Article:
TOKYO, Dec. 2 (UPI) -- Japan has requested U.S. approval for an installation contract for radar upgrade kits for its four Boeing E-767 airborne warning and control system aircraft.
Japan acquired the four radar systems improvement program kits in 2006, the U.S. Defense Security Cooperation Agency said.
"RSIP increases the AWACS aircraft's radar sensitivity, allowing it to detect and track smaller targets," Boeing said. "It also improves the radar's existing computer with a new high-reliability multi-processor and rewrites the software to facilitate future maintenance and enhancements."
Boeing delivered the four aircraft to Japan between 1998 and 1999, and they have been in service since 2000. The E-767s are the 767-200 passenger aircraft with an external mounted E-3 AWACS radar dome. Power is from two General Electric CF6-80C2B6FA high-bypass turbofan engines, producing around 61,500 pounds of thrust each.
In early 2006, Boeing said it had won a $108 million contract to deliver RSIP kits for Japan's E-767s, with a separate RSIP installation contract to follow.
The RSIP increases the AWACS aircraft's radar sensitivity, allowing it to detect and track smaller targets. It also improves the radar's electronic counter-countermeasures, upgrades the existing computer with a new high-reliability multiprocessor and rewrites the software to improve the interface and facilitate future maintenance and enhancements.
In May 2006 Japan made the request to the DSCA for the RSIP installation contract to fit the kits.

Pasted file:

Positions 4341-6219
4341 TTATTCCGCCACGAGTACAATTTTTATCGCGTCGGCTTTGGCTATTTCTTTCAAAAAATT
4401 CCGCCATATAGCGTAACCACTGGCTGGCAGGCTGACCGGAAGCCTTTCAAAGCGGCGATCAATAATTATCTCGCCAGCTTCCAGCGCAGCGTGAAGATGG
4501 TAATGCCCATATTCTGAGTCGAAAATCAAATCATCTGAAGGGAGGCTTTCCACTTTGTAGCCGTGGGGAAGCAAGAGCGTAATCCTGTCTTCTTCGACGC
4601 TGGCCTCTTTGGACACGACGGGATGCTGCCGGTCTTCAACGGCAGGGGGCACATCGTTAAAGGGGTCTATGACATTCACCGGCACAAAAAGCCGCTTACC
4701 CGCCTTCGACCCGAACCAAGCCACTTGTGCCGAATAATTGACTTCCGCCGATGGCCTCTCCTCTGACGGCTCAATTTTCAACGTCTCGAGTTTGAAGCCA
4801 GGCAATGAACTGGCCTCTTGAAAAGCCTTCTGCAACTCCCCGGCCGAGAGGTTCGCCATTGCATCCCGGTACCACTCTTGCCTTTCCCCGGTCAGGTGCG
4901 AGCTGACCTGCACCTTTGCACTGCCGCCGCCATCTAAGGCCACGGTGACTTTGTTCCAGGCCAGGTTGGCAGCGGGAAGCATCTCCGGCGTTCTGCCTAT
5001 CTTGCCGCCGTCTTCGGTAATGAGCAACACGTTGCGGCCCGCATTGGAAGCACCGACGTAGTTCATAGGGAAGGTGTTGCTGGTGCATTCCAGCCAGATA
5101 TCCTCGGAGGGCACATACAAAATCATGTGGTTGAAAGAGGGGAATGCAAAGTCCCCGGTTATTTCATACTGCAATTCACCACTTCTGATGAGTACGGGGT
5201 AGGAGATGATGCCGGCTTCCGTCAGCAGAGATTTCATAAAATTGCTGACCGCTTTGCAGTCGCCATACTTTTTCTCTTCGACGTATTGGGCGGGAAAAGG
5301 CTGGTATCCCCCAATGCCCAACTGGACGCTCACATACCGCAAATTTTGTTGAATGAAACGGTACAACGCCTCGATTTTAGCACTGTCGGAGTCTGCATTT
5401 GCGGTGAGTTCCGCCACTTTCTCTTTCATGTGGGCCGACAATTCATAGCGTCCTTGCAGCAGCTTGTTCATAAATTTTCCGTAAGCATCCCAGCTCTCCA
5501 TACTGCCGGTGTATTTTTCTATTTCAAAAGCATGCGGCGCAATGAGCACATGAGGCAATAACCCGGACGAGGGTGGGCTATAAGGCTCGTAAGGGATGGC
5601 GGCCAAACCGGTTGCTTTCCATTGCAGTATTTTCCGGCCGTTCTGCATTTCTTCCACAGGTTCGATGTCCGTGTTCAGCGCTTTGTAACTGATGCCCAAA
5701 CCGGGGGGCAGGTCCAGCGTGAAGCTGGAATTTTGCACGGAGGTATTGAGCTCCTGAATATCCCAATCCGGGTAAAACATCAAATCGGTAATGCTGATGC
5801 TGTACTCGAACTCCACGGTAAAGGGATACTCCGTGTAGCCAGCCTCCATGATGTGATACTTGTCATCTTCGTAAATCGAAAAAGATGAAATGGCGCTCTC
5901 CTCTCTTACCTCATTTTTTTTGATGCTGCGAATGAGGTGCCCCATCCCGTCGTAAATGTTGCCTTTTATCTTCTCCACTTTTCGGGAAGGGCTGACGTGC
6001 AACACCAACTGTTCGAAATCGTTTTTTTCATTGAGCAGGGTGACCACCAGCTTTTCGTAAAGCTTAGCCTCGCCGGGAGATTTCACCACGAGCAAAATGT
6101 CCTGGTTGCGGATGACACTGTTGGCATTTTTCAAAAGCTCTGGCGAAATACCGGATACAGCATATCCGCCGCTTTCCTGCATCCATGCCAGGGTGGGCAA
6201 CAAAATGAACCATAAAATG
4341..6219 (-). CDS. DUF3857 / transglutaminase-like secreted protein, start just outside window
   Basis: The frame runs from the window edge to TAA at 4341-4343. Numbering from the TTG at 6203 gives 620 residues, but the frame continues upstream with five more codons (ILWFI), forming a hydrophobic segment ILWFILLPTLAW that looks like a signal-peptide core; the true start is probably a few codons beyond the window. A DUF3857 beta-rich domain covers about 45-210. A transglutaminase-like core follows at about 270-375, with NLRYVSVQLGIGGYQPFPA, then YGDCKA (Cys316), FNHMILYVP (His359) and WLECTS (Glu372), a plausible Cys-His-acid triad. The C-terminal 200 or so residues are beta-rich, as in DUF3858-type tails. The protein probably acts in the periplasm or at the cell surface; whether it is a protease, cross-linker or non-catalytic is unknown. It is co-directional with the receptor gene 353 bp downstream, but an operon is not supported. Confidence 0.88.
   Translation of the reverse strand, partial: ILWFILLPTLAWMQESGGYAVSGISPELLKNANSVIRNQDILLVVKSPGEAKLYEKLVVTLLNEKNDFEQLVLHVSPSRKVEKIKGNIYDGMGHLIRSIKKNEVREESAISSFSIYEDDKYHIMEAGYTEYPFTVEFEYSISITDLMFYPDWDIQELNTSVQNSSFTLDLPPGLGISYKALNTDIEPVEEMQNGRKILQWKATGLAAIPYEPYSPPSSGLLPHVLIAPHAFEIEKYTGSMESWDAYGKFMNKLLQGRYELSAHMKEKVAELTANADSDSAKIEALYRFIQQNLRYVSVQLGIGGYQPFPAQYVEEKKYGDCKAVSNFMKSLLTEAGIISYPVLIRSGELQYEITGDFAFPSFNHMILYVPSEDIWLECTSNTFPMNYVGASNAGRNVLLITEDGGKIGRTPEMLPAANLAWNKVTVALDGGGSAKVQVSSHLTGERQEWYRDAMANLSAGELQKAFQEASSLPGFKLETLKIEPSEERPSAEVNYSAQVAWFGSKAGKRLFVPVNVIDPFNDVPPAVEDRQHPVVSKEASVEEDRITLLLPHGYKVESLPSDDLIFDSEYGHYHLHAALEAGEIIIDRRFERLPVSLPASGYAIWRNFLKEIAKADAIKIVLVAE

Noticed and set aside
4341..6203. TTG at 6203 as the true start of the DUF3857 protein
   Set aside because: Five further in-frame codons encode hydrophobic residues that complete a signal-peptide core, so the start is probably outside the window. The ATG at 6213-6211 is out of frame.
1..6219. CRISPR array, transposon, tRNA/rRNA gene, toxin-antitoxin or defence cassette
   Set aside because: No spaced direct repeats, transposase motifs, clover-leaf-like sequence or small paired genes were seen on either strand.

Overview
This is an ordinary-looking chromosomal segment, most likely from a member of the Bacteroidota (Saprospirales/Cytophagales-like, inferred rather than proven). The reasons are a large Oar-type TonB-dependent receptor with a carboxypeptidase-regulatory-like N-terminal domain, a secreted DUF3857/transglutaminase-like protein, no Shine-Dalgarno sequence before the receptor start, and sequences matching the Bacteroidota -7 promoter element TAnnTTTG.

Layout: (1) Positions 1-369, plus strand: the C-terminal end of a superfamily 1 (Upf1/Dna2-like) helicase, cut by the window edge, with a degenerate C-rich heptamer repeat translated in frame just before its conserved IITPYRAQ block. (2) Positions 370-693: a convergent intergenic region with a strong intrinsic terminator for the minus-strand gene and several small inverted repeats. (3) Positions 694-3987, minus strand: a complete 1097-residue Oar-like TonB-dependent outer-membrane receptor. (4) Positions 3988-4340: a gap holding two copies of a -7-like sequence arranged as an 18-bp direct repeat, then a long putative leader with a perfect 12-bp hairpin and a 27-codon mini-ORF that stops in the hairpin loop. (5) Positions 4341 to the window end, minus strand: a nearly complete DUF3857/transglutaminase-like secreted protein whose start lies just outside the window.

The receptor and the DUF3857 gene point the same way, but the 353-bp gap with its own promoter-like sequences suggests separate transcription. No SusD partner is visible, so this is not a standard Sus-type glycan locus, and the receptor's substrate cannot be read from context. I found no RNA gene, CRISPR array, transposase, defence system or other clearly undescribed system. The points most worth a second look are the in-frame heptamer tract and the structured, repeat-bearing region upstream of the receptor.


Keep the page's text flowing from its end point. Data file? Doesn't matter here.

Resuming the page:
The current request for an installation contract appears to be a follow-on from the original 2006 request. However, the DSCA gave no reason for what appears to be a delay in processing the request.
There are no known offset agreements proposed with the sale to Japan.
The DSCA said on its Web site that the sale "is vital to the U.S. national interest to assist Japan with developing and maintaining a strong and ready self-defense capability, which will contribute to an acceptable military balance in the region."
The sale would be "consistent with U.S. objectives and the 1960 treaty of Mutual Cooperation and Security," the DSCA said.
Japan will use Boeing as the prime contractor for the installation, but at a likely cost of around $119 million.
The work will include transport of the aircraft to and from Japan, repair of parts, spare parts, support and test equipment, documentation and personnel.
The kit is built principally by Northrop Grumman Electronic Systems in Baltimore under a subcontract to Boeing. It consists of a new radar computer, a radar control maintenance panel and software upgrades to the radar and mission system programs.
RSIP kits have been installed on the American, British, NATO and French 707-based E-3 AWACS fleets.